“When We’re Gone” – Betty Soo

5 stars (out of 5)

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BettySoo - 'When We're Gone' TitleSometimes you just have to marvel at the resilience of songwriters and artists as you wonder how they can take utterly chaotic and sometimes tragic lives and create works of outstanding beauty from it. BettySoo has put this album together over a five year period spent dealing with things that would leave most of us beaten into submission, but she’s taken inspiration from even the most difficult of these situations and turned it into an album full of variety, pathos and even hints of joy. The most potent songs in this collection are the snapshots of people in difficult and sometimes impossible social circumstances trying to find a way to make it to the next day or next period of calm.

The core musicians supporting her on “When We’re Gone” are Brian Standefer (whose lugubrious cello permeates almost the entire album), Glenn Fukunaga (bass) and Dave Terry and Rick Richards (drums and percussion), but it’s not a full-on band sound; everything is used sparingly to create delicate textures for some tender and fractured tales of society’s outsiders and to leave lots of space for BettySoo’s pure, clear tones (maybe somewhere between Early Joni Mitchell and Suzanne Vega).

I could write at great length about all of the songs on the album, but we’re on a deadline here, so I’m just picking out a few of the many great songs here to give you a flavour of “When We’re Gone”. “Josephine” is a classic piece of songwriter misdirection; the first verse leads you into the seemingly familiar territory of the unfaithful husband arriving home with telltale lipstick signs, but the subject switches dramatically when you realise that his secret life is as a cross-dressing torch singer. It still manages to be a sad song of fleetingly-fulfilled potential, despite the relief we feel that the central character isn’t cheating in the conventional way. “The Things She Left Town With” is the story of a woman who has escaped from her past to an uncertain future of financial insecurity and substance abuse and the power of the song is in telling the story without imposing any interpretation; this is just the way it is.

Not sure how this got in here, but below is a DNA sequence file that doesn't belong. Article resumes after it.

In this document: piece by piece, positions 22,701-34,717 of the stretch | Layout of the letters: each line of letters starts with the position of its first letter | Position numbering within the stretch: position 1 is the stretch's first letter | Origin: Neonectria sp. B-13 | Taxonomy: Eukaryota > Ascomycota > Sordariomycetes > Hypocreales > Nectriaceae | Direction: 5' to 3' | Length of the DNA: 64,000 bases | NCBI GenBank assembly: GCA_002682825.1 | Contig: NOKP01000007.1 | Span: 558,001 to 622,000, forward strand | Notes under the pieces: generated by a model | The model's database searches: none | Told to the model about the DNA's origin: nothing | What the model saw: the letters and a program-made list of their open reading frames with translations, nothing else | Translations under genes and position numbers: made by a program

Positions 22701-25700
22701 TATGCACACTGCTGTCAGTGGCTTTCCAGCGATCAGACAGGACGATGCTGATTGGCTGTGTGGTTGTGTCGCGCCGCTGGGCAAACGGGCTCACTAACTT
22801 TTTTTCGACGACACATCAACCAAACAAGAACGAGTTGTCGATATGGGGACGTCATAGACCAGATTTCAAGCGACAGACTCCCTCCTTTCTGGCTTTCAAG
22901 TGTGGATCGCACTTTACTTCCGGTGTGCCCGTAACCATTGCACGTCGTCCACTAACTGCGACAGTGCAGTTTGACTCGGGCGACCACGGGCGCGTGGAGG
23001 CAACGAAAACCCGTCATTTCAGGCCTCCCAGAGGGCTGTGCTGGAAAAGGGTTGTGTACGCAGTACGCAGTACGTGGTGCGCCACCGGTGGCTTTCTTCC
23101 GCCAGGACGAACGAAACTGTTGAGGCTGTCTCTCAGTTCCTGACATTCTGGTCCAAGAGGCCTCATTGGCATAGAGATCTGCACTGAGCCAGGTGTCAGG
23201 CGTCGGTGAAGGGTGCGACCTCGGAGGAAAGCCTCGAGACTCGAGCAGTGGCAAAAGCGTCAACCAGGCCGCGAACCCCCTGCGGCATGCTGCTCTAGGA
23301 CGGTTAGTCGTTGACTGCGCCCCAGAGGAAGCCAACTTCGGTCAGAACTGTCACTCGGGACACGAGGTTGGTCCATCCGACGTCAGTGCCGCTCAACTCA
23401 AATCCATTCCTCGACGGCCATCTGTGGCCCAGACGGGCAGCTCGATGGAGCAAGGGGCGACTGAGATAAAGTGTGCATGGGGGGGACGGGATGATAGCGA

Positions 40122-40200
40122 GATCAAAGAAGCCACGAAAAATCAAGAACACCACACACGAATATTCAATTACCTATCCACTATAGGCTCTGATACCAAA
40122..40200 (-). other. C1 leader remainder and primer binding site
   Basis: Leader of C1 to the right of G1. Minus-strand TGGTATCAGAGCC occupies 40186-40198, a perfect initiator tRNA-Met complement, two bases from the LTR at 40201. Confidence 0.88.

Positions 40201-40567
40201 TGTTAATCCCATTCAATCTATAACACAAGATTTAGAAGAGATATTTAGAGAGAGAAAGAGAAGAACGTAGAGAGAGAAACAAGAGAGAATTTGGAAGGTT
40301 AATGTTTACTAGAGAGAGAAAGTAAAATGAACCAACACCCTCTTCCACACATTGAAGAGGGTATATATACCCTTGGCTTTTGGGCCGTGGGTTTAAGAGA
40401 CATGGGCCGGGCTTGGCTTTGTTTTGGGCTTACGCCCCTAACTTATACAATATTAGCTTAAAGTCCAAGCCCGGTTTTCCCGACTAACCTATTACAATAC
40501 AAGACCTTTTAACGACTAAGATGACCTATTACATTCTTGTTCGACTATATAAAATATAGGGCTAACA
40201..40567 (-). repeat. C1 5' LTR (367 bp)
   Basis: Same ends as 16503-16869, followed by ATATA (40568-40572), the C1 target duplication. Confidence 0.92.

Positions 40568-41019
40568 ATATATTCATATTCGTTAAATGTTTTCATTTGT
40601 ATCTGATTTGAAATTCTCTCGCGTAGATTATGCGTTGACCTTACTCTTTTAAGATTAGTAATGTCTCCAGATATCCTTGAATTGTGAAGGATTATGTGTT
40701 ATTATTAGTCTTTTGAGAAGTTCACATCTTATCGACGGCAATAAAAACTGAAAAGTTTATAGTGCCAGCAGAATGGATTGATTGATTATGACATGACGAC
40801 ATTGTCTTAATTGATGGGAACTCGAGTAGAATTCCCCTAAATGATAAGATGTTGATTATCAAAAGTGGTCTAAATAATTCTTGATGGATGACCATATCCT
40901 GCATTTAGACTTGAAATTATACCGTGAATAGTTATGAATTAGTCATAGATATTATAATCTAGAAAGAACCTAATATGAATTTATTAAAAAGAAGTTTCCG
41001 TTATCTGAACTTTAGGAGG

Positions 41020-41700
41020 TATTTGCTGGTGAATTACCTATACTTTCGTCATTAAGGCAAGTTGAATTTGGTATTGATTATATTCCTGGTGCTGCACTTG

The disintegrating relationship in “Hold Tight” is described in a series of escalating armaments images as it moves towards its goal of mutually assured destruction and it’s a clever extended metaphor, but it’s no academic exercise, there’s a genuine power and pathos in the imagery of lines like ‘When love shatters, shards, fragments fly everywhere’. And that leaves the most powerful song on the album, the bleak and harrowing “Nothing Heals a Broken Heart”.

There’s no misdirection here, the first line of the song tells you that this is about something more than a bit of infedility. The song deals with the death of a child and the reactions of people around the bereaved mother and it’s uncompromising but not judgemental; the platitudes of the onlookers are exposed but not criticised. The ultimate message is that you come to terms with your continuing life, but the broken heart never heals. This must have been an incredibly difficult song to write and even more difficult to perform but you can’t listen to this and remain unmoved. It’s a remarkable achievement.

“When We’re Gone” is out on October 30th.